by Kimberley Cummins
Wheelchair-bound from age three, there are no restraints strong enough to shackle the spirit of Dondre Hunte-Weekes.
The 13-year-old was born on January 13, 2000, with a condition called cerebral palsy, which is caused by injuries or abnormalities of the brain. Most of these problems occur as the baby grows in the womb, but they can also happen at any time during the first two years of life, while the baby’s brain is still developing.
It is described as a group of disorders that can involve brain and nervous system functions, such as movement, learning, hearing, seeing, and thinking. There are several different types of cerebral palsy, including spastic, dyskinetic, ataxic, hypotonic, and mixed.
Though Hunte-Weekes was diagnosed with this condition from the time he was a baby, his family, primarily his mother Sharon Hunte, made it a priority never to allow his circumstances to hinder his way of living.
Ask anyone from the Bay Land, St. Michael district where he resides about the “star boy” and they will all say the same thing — he is fun-loving, bubbly, awesome and likes a lot of “going out”. Fairs, parties, Chefette, the cinema, Sheraton Mall, Lanterns Mall, the beach, horse racing are but a few of his favourite places to go.
He enjoys surfing, horse back riding, flying his Bat kite, using the computer, hanging with friends in the district and those at the Challenor Creative Arts and Training Centre in Canefield, St. Thomas where he has been a student since age five, but mostly he loves to eat.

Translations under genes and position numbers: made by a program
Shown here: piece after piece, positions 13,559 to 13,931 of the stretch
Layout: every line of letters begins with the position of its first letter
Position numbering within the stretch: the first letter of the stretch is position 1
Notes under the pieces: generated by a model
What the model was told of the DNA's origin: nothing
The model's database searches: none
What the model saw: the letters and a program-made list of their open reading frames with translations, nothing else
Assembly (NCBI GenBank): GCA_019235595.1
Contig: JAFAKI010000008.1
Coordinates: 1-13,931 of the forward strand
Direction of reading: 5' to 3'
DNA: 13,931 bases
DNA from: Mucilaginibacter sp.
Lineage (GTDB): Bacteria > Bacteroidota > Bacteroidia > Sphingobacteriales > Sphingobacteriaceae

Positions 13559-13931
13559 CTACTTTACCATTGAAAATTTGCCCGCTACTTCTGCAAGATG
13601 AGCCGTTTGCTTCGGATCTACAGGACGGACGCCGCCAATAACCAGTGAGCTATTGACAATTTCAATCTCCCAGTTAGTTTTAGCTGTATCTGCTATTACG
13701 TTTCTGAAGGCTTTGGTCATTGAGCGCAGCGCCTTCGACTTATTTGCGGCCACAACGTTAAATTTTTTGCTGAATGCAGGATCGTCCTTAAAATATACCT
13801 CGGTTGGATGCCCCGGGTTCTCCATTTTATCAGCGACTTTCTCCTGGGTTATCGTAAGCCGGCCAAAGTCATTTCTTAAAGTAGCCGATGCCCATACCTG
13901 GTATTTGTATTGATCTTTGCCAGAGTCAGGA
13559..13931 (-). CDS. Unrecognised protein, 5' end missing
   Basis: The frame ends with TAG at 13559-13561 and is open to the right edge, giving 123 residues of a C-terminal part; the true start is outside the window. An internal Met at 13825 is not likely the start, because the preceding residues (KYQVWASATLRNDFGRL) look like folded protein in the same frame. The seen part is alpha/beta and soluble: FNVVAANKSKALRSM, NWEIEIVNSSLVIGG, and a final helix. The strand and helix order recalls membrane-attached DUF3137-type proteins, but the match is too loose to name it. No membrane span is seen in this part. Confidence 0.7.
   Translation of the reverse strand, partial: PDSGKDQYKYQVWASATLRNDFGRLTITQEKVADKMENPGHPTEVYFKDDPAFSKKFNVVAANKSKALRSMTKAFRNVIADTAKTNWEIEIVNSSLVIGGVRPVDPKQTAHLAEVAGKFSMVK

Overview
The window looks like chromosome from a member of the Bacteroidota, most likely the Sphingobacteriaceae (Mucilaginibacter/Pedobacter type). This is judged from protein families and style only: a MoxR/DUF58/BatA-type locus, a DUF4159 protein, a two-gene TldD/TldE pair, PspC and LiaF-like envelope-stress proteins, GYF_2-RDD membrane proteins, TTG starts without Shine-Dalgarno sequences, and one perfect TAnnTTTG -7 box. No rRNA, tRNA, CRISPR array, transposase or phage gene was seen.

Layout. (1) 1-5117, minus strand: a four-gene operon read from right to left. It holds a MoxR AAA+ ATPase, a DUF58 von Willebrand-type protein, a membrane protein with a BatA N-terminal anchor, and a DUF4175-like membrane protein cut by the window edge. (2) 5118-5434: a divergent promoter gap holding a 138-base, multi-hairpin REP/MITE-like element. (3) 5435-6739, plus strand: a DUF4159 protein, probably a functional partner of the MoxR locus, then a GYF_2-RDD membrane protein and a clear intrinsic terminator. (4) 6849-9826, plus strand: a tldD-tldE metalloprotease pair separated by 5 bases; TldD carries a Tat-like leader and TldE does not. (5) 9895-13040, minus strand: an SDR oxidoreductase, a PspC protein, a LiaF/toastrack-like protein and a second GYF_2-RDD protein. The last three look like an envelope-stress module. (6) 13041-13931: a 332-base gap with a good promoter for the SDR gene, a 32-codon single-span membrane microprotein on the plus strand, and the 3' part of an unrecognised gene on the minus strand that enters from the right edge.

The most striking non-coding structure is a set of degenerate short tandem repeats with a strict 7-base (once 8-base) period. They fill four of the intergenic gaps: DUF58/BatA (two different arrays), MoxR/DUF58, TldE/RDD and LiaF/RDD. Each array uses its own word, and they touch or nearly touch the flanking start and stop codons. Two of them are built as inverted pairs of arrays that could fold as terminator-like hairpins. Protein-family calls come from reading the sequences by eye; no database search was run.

His mother, Sharon, told Barbados TODAY that was Dondre’s most guilty pleasure. Anything to do with food he was involved and she believed when he grew up he might be a chef.
“Sometimes he does brings water to my eyes, seeing him happy and laughing. Supposed you are having a bad day and you come home and see Dondre, you will forget about everything,” she said as she smiled.
In spite of all the joys and excitement they are now experiencing, she explained the early years were not that easy. Back in 1999 as a 22-year-old first-time expectant mother she was overjoyed at the impending baby. Never did she think that her baby would be differently-abled.
It was a normal pregnancy, everything was good but during birth, she said, he lost oxygen and had to be vacuumed out.
“After I gave birth I was ‘fag out’ so I didn’t know what was happening when they took him and rushed off with him. I just asked if my baby was dead because he born blue. Later they brought him back to me, I gave him a kiss and they told me he had some difficulties during birth and he would have to go in the NICU,” she said.
“I was studying my baby, I kept seeing everybody with theirs and I didn’t see mine. When I went to the NICU I saw him hooked up with all different types of machines so I asked what was wrong but back in the day they didn’t want to explain what was the problem.”